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Twelve Years of the Estes Black Light Show
Twelve Years of the Estes Black Light Show
Posted on 04/12/2019
The lights were out, but there was plenty to see at the twelfth annual black light show at W.W. Estes Elementary on April 11.Article and Photos By: Benjamin Rickert, Communications Dept.

The lights were out, but there was plenty to see at the twelfth annual black light show at W.W. Estes Elementary on April 11. From white gloves and flowing ballroom dresses to dancing skeletons and neon pterodactyls, visitors enjoyed a kaleidoscope of colorful characters as the student narrators guided them through a fantastic and humorous experience.

Fourth-graders perform in the 12th annual Black Light Show at Estes Elementary.This year’s program titled And the Show Must Go On featured about 150 fourth-graders carefully choreographed to popular show tunes. Students wore black clothing underneath their costumes and props, so that when the lights faded to black, the audience experienced a magical world of floating creatures, characters, and objects.

The glow-in-the-dark effect was achieved through the use of specialized ultraviolet (UVA) light bulbs, which have the ability to brightly illuminate materials containing phosphors, while leaving skin and the student’s dark clothes unseen. This year, the school acquired professional black light equipment from a recent Jimmy Buffett tour.

“The beauty of the black light show is that the roles are anonymous,” said Estes art teacher Mr. Matthew Lane. “We have kids going into it feeling really shy, but then they just blossom. They gain a lot of self-confidence.”

Lane explained that preparing for the elaborate show is a year-round project for students, teachers, and parents and that all costumes and props were sewn and built by hand. Students not only experienced the arts and arts technology, but also learned valuable lessons about teamwork. Also integrated into the performance were references to the seven leadership habits students study in their Leader in Me curriculum.

Black lights created a magical world of floating props and costumes at the 12th annual Black Light Show at Estes Elementary.The idea for the school’s first black light show was sparked twelve years ago when former PE teacher Mr. Mike Miller saw a black light jump rope performance at an event. Miller shared the concept with Lane and music teacher Ms. Janie Belue, and the teachers worked with kids to create a short performance. Since then, the show has blossomed into a full 45 minutes of action, complete with singers, dancers, and narrators, with choreography by school counselor Ms. Heather Pack and PE teacher Mr. Richard Beall.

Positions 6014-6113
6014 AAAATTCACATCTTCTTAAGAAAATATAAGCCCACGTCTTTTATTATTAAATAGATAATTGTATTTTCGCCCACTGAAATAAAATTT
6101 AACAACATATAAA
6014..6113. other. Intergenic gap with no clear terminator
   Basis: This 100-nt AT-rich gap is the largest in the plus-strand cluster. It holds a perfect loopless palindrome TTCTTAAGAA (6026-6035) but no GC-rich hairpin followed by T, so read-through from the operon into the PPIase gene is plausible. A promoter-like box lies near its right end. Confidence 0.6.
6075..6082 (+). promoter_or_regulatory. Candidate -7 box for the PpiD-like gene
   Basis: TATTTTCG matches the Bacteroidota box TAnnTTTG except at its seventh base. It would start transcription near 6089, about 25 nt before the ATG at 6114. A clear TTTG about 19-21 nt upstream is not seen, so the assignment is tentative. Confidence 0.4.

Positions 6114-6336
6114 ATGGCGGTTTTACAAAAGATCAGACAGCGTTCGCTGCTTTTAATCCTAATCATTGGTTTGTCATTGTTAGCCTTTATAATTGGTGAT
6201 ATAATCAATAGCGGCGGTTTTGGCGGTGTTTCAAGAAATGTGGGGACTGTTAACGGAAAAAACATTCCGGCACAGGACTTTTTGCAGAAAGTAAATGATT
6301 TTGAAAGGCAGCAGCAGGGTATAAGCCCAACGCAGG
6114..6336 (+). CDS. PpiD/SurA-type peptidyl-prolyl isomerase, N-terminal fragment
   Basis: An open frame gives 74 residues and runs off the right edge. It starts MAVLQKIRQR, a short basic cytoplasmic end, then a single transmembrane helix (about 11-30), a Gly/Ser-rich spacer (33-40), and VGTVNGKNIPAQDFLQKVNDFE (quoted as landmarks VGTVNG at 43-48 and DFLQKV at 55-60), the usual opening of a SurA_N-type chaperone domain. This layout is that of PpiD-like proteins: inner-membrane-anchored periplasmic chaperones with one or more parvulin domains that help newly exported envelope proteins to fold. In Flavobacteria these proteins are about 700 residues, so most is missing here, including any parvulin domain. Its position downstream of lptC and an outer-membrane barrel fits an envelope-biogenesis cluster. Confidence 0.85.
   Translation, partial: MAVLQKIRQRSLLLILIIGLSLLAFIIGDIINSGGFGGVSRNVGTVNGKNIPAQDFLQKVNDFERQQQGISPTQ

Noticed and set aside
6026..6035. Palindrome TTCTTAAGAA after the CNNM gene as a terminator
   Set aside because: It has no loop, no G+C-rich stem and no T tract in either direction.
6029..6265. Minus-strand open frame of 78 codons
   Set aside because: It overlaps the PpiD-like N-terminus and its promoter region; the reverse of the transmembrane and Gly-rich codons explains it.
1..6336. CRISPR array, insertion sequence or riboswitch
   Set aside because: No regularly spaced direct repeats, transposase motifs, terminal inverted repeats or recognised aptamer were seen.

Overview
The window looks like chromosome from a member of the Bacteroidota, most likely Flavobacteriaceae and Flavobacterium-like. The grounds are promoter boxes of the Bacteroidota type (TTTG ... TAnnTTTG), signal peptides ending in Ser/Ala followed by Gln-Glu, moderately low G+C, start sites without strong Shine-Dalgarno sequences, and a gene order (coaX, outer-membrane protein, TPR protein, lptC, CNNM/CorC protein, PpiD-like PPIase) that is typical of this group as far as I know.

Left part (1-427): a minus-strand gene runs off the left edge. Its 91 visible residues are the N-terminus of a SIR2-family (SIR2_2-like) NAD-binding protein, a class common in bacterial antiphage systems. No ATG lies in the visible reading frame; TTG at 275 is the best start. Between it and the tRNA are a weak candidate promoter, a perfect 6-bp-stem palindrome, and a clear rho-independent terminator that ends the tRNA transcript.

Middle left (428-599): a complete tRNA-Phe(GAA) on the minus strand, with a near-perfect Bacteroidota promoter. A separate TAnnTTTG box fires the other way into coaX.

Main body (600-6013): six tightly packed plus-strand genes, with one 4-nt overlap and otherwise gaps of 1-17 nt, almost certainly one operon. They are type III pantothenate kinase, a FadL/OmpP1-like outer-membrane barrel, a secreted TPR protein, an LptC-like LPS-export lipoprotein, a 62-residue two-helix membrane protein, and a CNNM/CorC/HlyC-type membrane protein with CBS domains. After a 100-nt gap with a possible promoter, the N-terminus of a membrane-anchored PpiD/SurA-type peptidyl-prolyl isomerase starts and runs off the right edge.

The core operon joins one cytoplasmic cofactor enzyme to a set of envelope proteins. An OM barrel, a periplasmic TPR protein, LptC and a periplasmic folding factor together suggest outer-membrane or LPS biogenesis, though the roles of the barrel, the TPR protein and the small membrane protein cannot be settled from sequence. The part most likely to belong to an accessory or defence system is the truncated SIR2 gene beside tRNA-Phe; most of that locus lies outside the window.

This year’s show was dedicated to Ms. Belue, who had a strong vision for this year’s musical theme, but unexpectedly passed away near the beginning of the school year. During the final number, her photo was displayed on the wall behind the staging area, as students sang a well-known Broadway song about using love to measure the value of time.

As students took their final bows and walked behind the curtain, proud parents offered thunderous applause for another successful black light show that the students will never forget. The show had just ended, but for Estes Elementary, it will soon be time to begin preparing for another fourth grade class to take the stage.

View the full photo gallery from this year's W.W. Estes Black Light Show on Facebook.

Buncombe County Schools is in the process of reviewing its website to ensure compliance with Section 504 of the Rehabilitation Act and Title II of the Americans with Disabilities Act. Buncombe County Schools does not discriminate on the basis of sex in its education programs or activities and is required by Title IX of the Education Amendments Act of 1972 and federal regulations to not discriminate in such a manner. This requirement extends to admission and employment. Inquiries about the application of Title IX and its implementing federal regulations may be referred to the Title IX Coordinator and/or the Assistant Secretary for Civil Rights in the Office for Civil Rights at the U.S. Department of Education. The Title IX Coordinator's contact information is: Shanon Martin,, 828-255-5918, 175 Bingham Road, Asheville, NC 28806.

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